Consumer advice for buying property off-the-plan
All announcements issued prior to 1 July 2017 were issued by the former Department of Commerce. Announcements listed here are the latest versions available. For more information on this announcement, please contact firstname.lastname@example.org.
The boom in strata developments and land sales in WA has prompted Consumer Protection to offer advice to off-the-plan buyers of land or property.
A new consumer guide, now available online, gives useful information on the pros and cons of buying land or property off-the-plan.
Acting Commissioner for Consumer Protection Gary Newcombe said, while the vast majority of developments are completed successfully, the biggest risk for off-the-plan buyers is if their development fails to proceed as planned.
“For this reason, it is absolutely essential that buyers ensure that any deposit they pay up front is held in a designated trust account by an independent party such as a real estate agent until the property is ready to settle,” Mr Newcombe said.
“When buying off-the-plan it is also important to know the status of any planning approvals, the likely timelines for these being settled and what happens if approvals are not granted within acceptable periods.
“Contracts for these developments are usually drawn up by the developer and their agents so their interests are generally protected, but consumers must ensure that their interests are also protected should things go wrong.
“Off-the-plan buyers need to consider whether changing circumstances might affect their ability to honour the contract. There might be changes in the buyer’s financial situation, interest rates may rise and property values may fall – all factors that will affect their ability to get finance when settlement time comes many months or even years down the track.
“The risk of a buyer defaulting could mean their deposit is lost and the developer could claim other damages and losses. So careful consideration needs to be given before making a commitment now on a development that could be up to several years away from completion.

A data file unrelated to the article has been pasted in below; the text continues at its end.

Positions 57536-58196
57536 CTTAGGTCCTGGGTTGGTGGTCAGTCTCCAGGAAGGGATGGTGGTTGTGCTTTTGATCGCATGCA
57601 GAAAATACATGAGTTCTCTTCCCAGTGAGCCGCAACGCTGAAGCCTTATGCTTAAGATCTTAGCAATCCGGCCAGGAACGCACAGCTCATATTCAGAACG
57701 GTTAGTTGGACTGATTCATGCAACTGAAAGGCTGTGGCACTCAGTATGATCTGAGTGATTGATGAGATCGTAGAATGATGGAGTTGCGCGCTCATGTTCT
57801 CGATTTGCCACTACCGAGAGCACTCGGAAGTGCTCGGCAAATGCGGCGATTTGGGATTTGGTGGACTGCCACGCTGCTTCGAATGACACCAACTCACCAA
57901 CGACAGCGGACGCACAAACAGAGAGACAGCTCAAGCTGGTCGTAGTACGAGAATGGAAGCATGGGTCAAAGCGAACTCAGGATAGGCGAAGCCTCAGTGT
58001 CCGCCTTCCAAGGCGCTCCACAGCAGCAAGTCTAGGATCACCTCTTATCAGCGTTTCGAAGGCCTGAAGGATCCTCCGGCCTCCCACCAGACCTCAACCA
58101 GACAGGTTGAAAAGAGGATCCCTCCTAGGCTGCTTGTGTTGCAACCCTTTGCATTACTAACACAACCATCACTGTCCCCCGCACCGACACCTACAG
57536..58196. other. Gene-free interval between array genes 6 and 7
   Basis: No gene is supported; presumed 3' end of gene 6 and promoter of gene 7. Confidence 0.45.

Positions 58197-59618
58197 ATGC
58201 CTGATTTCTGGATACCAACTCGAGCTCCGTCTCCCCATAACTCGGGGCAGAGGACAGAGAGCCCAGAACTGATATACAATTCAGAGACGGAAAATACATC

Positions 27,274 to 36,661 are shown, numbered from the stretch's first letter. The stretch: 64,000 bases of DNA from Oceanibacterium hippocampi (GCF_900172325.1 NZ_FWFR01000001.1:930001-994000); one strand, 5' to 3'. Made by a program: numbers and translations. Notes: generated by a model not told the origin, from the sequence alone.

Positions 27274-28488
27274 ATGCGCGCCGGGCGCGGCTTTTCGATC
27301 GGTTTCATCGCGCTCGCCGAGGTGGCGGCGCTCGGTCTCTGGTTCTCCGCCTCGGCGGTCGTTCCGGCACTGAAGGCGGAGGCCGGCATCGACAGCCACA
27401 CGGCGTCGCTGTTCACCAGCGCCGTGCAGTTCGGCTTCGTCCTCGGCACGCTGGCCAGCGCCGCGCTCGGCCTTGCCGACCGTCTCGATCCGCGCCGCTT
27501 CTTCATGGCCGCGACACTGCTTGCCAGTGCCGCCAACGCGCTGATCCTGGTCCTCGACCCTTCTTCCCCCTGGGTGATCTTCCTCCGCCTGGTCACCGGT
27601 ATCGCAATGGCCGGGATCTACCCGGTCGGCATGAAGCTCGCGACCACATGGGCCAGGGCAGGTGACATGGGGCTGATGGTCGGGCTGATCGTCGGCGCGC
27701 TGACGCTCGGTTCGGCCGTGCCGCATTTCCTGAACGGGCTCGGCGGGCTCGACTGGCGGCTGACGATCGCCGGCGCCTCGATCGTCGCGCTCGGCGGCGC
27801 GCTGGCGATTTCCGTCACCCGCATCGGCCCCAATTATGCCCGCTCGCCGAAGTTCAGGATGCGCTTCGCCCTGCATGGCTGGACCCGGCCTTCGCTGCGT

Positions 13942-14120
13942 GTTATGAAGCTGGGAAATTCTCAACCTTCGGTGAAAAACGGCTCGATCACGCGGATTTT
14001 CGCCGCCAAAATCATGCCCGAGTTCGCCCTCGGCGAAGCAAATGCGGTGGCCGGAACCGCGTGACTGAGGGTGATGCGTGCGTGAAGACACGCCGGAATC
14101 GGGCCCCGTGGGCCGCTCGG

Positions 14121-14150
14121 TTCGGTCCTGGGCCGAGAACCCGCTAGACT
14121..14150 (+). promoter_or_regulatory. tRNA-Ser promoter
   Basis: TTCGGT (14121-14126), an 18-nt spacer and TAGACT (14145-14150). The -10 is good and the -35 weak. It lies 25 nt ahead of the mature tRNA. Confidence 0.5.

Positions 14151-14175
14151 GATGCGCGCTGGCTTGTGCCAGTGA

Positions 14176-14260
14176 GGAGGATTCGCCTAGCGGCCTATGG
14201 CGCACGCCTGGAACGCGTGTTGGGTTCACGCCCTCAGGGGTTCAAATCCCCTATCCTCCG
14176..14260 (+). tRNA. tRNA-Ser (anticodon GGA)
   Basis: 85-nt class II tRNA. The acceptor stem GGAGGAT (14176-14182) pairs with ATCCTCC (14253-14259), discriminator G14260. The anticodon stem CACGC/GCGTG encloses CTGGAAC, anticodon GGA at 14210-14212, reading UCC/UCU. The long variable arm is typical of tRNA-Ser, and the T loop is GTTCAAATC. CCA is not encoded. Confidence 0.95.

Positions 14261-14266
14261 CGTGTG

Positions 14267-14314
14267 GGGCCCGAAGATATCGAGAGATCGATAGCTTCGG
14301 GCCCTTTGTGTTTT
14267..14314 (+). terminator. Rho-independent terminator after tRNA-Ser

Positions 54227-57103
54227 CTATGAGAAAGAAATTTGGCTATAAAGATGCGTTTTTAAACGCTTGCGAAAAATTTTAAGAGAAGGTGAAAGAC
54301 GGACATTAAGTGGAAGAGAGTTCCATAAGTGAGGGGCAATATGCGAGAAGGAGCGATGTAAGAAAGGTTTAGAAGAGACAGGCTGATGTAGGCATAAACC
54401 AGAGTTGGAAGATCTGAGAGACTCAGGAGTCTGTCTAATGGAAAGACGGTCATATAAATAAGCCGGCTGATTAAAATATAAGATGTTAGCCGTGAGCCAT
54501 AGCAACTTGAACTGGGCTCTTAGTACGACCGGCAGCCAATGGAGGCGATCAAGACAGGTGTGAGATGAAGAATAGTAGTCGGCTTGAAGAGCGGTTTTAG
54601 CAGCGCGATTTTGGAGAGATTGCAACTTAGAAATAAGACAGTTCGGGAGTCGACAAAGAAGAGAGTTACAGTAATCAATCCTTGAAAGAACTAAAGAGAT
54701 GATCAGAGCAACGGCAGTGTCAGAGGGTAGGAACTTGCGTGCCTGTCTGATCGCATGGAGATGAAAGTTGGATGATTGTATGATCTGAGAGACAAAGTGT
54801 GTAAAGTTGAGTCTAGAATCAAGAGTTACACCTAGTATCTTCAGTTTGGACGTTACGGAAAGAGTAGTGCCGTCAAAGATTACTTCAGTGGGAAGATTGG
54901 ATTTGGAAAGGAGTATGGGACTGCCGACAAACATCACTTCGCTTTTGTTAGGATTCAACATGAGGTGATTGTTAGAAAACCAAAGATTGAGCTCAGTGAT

“While the consumer guide is not intended to replace professional legal advice, it will give buyers some tips as well as issues to consider which will help them in the process of negotiating with the developer or their agents.”
Some of the answers to these questions can be found in the guide:
- What are the pros and cons of buying off-the-plan?
- Who should hold the deposit and to whom will interest, if any, be paid?
- What happens if the buyer can’t go through with the deal, or the development doesn’t proceed as planned?
- Can the developer increase the price of the land or property after the contract with an agreed price is signed?
- Can the quality of the property be guaranteed and what happens if the builder changes the plans?
- What’s at risk if the buyer can’t get finance by the settlement date?
- Under what circumstances can a buyer pull out of the contract without any penalty?
The “Buying land or property off-the-plan” consumer guide can be downloaded from the Consumer Protection website: Buying property "off the plan"
Further advice or information about lodging a complaint against a developer or their agents can be obtained by contacting Consumer Protection by email: email@example.com or by phone 1300 30 40 54.
END OF RELEASE
(Consumer Protection is a division of the Department of Commerce)
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Alan Hynd 9282 0961 or 0429-078791 firstname.lastname@example.org
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